Once you close your line of credit, you’ll get back the deposit that you put down. Although, one drawback of this card is the fact that interest rates can be higher than student credit cards or traditional credit cards. Essentially, the bank is taking a small risk lending to someone with no credit or little credit. So, interest rates are commonly significantly higher with secured credit cards.

What Do I Need to Know About Interest Rates?

Interest is accrued on funds after they are spent. For example, if you have a $500 secured credit card at 20 percent Annual Percentage Rate, you should expect to pay $100 in interest over the course of a year. Let’s say you’re planning budget to pay for student loans. You’d most likely need to pay a deposit of $500 to the bank, then plan to pay $100 more in interest that year, not counting any fees that the institution might collect. Common interest rate ranges for secured credit cards are around 15 – 25 percent, but usually live around the 19 – 24 percent range.

If the interest rates on secured credit cards are intimidating you, just know that most students find that they can build up enough positive credit within one year that they can move onto a student credit card or traditional credit card with lower interest rates. It really is a very low risk way of ensuring that you get 100 percent of your deposit back and build enough credit to move on to bigger lines of credit (like what you’ll need for an apartment or auto loan).

As for a student credit card, you should expect to see somewhere around 12 – 20 percent APR. Most cards land in a sweet spot of about 13 – 15 percent APR.

Again, for either of these options you may be able to find some rewards just for opening a line of credit. Check for things like “0 percent APR for 6 months” or 1 percent rewards on all purchases. While the rewards are nice, no interest for 6 months is much nicer. Take you time comparing cards and decide which interest plan works best for your financial situation.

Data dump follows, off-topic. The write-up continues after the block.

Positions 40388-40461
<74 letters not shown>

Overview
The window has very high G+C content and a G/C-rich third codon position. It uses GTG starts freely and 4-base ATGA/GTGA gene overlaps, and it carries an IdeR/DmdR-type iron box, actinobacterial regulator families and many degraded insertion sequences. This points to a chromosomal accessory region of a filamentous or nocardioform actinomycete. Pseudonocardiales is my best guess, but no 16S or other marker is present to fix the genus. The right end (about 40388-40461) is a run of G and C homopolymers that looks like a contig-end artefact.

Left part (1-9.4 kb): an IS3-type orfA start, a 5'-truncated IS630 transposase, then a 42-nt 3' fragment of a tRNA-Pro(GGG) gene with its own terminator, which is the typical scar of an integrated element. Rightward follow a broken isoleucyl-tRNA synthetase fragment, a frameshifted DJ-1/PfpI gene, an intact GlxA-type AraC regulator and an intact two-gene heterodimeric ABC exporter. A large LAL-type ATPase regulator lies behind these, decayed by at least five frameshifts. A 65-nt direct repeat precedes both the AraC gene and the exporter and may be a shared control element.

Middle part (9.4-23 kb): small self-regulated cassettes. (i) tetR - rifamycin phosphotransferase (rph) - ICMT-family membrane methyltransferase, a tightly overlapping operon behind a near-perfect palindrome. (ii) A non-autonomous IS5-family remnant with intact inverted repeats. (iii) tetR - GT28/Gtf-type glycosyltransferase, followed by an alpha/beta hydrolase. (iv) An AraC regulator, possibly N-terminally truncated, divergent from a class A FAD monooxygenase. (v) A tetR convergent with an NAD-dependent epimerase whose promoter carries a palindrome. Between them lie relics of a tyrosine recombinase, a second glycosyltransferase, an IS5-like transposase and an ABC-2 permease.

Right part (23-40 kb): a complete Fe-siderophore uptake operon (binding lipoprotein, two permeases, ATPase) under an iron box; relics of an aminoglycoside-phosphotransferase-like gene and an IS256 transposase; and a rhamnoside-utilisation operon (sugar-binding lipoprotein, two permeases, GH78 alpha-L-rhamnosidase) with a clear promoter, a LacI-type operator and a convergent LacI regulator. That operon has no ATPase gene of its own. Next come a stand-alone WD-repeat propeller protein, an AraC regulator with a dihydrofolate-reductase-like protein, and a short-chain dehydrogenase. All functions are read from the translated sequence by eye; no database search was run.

How Does Paying It Back Work?

This is another area you’ll want to learn before signing up for a credit card. You may need to go into your bank or give them a call to get all the details. Some fine prints aren’t listed under the basic outline of a credit card. For example, some banks may give you a flat rate for your monthly payments (usually $25-75). Others may calculate a minimum monthly payment based upon the amount you spent that month or your overall outstanding balance, which can make your monthly payment higher.

Let’s say you spent $1,000 this month on your credit card and your bank has a 2 percent minimum calculation rate. That means you will have to pay back $20 plus any interest that you accrued on the amount spent. If your interest rate is 15 percent, you’ll be looking at about $12.50 in interest. In addition, you may have some fees from the bank that you’ll need to take care of. Let’s just say your monthly fee is $7 per month. Realistically, you’ll be looking at about a $40 per month payment as long as you use that credit card and pay off your $1000 line of credit.

All in all, student credit cards and secured credit cards are an excellent way for students to pay for schooling or additional expenses while they are in college. Low monthly payments, manageable interest rates, and additional rewards and benefits (only available to students), make this an excellent option for those looking for a low commitment way to build credit and pay for the essentials.

Need more information on credit cards before you commit to one? Learn more at our credit card resource center. Want to improve your credit score to decrease your interest rates? Visit our credit score resource center for tips and guides.